Harbour Trust volunteers support our vision in a diverse range of roles, from welcoming visitors in our visitor centres, guiding tours, gardening, restoration, environmental care, community speaking, oral history interviews, administrative support, maintenance and historical research. They enable us to not only deliver huge benefits to the community but also carry out capital works – such as restorations to heritage buildings and machinery – that amplify the rich stories of the extraordinary places we protect. They bring different interests, skillsets and perspectives to the Harbour Trust, but they are united in their passionate advocacy for our destinations.
Read up on some of their recent successes, including the ways in which they are helping us preserve and promote the heritage values of our heritage places on Sydney Harbour.
Battery Observation Post at North Head Sanctuary, Manly
Our Harbour Trust Volunteers have been working on restoring the Battery Observation Post at North Head Sanctuary in Manly. Led by Director of Projects, Libby Bennett and Volunteer Supervisor David McBeath, this project enables the Harbour Trust to further interpret and activate North Fort – a remnant military complex, crucial to the defence of Sydney during the Second World War. Volunteer contributions to this project have included the reconstruction of metal doors and window frames, painting and restoring and reproducing equipment.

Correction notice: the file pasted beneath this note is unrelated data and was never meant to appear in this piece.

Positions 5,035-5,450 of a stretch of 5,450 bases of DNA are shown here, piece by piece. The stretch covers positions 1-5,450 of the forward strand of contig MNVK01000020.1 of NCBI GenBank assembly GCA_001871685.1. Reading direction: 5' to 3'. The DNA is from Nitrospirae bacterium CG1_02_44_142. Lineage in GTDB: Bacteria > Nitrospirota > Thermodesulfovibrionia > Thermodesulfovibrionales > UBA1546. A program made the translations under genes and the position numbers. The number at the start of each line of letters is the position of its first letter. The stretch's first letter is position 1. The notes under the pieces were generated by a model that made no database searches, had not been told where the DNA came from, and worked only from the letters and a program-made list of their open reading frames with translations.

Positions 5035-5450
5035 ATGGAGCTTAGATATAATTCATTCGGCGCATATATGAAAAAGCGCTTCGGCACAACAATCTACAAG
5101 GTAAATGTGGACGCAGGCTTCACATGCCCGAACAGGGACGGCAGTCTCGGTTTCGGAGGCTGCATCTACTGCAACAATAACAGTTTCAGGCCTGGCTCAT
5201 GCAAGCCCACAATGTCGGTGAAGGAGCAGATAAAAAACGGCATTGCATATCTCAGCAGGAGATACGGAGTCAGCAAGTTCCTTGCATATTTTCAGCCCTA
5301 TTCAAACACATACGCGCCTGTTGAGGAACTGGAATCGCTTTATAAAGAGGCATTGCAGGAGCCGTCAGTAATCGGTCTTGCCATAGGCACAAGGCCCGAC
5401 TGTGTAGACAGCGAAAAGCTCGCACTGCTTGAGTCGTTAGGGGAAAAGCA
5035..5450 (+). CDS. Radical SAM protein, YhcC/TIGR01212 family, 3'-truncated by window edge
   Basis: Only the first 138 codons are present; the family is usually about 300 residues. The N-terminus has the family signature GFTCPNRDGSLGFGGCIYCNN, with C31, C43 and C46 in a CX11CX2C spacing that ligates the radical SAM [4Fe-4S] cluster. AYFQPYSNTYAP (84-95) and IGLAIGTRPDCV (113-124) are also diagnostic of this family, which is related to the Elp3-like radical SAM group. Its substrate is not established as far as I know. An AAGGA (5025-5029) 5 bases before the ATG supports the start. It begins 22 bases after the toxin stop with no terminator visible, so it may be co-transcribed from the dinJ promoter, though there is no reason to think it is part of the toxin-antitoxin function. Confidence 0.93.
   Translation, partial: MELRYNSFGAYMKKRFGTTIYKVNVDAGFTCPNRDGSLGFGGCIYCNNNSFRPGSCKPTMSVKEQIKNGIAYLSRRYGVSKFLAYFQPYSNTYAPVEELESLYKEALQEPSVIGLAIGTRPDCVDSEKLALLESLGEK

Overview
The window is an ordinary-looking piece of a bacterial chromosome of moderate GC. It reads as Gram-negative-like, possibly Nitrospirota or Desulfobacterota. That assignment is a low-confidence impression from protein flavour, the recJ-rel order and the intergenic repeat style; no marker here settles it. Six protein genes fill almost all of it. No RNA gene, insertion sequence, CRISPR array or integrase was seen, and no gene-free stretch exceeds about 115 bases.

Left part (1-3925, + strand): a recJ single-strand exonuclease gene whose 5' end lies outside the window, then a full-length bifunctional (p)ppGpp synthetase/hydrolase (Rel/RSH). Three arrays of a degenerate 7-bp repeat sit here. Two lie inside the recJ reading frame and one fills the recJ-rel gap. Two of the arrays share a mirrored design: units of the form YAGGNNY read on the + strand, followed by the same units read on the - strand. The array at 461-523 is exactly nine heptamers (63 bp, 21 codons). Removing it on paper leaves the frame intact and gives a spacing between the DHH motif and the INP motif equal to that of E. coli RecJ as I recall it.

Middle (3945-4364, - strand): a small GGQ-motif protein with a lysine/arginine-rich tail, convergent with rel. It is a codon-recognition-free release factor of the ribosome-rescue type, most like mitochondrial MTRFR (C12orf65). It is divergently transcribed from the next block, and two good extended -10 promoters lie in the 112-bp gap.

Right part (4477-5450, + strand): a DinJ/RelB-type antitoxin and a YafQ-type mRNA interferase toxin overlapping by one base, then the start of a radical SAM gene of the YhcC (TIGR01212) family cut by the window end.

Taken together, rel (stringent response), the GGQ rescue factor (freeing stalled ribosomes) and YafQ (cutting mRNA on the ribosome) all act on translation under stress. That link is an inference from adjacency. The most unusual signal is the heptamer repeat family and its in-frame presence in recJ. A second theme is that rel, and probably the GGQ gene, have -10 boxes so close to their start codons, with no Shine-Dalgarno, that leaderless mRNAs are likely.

The Observation Post is associated with North Fort’s Plotting Room, an underground wartime bunker once shrouded in secrecy. The Plotting Room was vital to Sydney’s coastal defences during World War II, receiving enemy craft intel from – and sending it to – artillery batteries located along the coast from Port Stephens to Port Kembla, collectively known as Fortress Sydney.
Target course and speed was sent via telephone from observation posts to the Fortress Plotting Room and then onto the Battery Plotting Room, which relayed coordinates to North Fort’s guns. Due to the highly classified nature of those who operated the Plotting Room, their exploits were not revealed to the general public. In fact, to maintain the veil of secrecy around the underground facility, the Army prohibited photography. Learn more about the secret military history of the Plotting Room by viewing our free online exhibition here.